5 years from now, will we have fewer coins/tokens, but of higher quality/demand/usage? Or do you think people will keep launching new currencies as much as they have done to date?
I don’t know whether in five years we will have less coins and tokens, because there is little barrier to launching one. But we should have far fewer coins that are relevant as the market figures out where the value is. The quality of the top tokens should improve considerably in the same way that the quality of internet companies improved after the dot com bust. Investors will become better at differentiating quality projects over time, which should reduce the number of low-quality market entrants.
Looking back what have been your best innovations + successes?
Dash has introduced a number of innovations that are now common in the industry. The most significant have been masternodes and InstantSend. Masternodes are paid by the network and enable Dash to offer a highly scalable and reliable infrastructure. InstantSend is a technology that locks transactions as fast as a credit card, which enables Dash to uniquely address physical point of sale scenarios. One of the biggest successes of the network so far has been our rapid growth in users and merchants in Venezuela, where Dash is accepted at over 2,600 locations.
Is there anything you would have done differently?
This is all new territory and so there are many experiences we are learning from over these last few years. While we’ve always managed Dash Core Group with a modest staff and never went crazy hiring during the bubbly periods of late 2017 and early 2018. If we had, it would have been extremely disruptive. However, I think we missed an opportunity to build our budget reserves for a bear market. I think about the things the network allocated resources to during those months, and I wish we had some of that available now from which to draw. The next market bull run, we’ll definitely make our case to the network that building such a reserve is healthy for Dash’s growth and sustainability.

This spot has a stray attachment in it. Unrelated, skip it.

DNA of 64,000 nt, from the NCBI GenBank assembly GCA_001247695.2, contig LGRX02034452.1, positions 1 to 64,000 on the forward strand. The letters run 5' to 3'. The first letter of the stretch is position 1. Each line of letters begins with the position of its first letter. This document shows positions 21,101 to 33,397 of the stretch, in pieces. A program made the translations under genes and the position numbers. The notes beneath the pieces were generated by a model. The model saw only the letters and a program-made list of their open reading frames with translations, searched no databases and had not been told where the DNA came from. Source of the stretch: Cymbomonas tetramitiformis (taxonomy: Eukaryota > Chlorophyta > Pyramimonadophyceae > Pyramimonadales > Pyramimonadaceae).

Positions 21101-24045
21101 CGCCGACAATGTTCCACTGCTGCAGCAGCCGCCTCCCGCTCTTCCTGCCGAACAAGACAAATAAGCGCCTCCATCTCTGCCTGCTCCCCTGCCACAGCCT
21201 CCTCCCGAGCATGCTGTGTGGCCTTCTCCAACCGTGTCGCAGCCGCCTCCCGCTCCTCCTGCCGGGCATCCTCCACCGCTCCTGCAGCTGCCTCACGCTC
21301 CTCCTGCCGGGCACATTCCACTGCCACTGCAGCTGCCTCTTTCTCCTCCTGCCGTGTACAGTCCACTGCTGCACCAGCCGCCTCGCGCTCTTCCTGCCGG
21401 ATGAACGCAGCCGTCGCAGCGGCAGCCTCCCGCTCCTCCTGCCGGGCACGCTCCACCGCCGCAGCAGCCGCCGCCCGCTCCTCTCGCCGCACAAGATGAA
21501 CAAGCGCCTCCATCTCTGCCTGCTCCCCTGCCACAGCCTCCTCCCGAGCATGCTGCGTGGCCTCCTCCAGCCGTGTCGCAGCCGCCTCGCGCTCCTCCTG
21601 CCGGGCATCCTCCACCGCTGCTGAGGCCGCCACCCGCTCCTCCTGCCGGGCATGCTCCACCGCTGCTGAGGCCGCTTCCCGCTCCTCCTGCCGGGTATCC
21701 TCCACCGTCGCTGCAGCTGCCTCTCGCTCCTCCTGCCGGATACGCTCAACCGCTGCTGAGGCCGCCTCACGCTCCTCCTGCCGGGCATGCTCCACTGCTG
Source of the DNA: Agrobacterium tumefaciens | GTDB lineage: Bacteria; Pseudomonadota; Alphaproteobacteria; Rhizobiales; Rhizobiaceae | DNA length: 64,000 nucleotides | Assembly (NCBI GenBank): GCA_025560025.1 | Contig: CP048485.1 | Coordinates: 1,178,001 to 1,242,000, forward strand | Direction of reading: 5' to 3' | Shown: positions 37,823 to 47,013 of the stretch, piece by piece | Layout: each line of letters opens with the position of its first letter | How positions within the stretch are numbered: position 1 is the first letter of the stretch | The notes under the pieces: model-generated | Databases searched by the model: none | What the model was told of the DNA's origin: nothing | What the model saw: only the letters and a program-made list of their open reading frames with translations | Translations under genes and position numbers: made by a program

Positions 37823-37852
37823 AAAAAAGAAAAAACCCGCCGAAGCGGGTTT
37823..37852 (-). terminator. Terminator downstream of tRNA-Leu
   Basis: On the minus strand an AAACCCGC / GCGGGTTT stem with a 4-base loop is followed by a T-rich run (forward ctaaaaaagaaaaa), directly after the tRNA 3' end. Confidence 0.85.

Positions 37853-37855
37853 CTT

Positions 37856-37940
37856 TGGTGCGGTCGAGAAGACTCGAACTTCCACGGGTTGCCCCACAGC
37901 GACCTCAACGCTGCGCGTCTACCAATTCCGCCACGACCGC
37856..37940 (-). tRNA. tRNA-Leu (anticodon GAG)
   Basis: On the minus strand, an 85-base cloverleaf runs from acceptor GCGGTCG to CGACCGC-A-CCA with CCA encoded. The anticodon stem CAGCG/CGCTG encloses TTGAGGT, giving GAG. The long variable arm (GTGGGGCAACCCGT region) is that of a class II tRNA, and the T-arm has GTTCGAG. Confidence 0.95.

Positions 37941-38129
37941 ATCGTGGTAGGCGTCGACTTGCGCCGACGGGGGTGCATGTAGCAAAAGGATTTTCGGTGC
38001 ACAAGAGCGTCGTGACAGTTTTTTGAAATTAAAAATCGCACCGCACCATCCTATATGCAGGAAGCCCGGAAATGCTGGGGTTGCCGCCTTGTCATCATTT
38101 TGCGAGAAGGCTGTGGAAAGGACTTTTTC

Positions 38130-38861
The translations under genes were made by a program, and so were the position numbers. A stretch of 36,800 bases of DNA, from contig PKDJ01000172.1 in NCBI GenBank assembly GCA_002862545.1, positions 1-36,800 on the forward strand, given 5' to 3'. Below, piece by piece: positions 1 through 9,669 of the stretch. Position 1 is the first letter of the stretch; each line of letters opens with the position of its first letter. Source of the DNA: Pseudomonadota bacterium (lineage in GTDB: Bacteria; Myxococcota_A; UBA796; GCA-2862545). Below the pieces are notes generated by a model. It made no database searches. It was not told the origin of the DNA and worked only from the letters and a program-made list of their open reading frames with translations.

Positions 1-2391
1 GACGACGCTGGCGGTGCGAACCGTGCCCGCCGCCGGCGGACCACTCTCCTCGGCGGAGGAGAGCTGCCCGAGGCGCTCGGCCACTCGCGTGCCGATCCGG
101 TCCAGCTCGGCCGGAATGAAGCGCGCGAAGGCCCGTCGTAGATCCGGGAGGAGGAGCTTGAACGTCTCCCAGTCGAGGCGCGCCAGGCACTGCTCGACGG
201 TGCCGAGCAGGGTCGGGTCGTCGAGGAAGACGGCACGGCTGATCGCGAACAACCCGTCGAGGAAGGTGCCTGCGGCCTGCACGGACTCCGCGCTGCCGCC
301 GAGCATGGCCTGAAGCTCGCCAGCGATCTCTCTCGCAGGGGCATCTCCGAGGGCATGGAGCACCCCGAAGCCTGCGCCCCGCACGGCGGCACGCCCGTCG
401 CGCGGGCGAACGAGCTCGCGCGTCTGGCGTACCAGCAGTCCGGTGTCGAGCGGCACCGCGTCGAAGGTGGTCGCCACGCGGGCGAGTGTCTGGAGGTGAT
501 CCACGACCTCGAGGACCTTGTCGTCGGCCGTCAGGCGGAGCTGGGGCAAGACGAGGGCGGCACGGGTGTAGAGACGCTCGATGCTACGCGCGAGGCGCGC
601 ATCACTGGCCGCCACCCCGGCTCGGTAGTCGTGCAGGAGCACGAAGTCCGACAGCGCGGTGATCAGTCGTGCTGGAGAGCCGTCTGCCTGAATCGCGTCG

How can people find out more about you & your work?
Our website dash.org is a great starting point, with links available to social media, the Dash Forum, and a host of other interesting news and websites with information. For a deep dive into what’s going on with Dash Core Group specifically, I would suggest checking out our most recent quarterly call, which we publish on our YouTube channel. Links for that can also be found on the website.
Anything else you’d like to add / we should have asked?
What’s next for Dash?
Dash Core Group is working on two upcoming network upgrades in parallel. The first will introduce ChainLocks, which will make Dash the first 51% attack proof cryptocurrency. The release after that is our landmark version codenamed Evolution. It will enable anyone to build an application on the Dash network. We’ll introduce the first application – DashPay – at the same time as Evolution. DashPay will make using Dash as easy and familiar as using PayPal or Venmo. It will be username based and enable anyone to easily find friends within the network, maintain a contact list, and send and request payments with those contacts. And that’s just the beginning. Evolution will enable anyone to create their own apps for things like messaging, payments, games… really anything.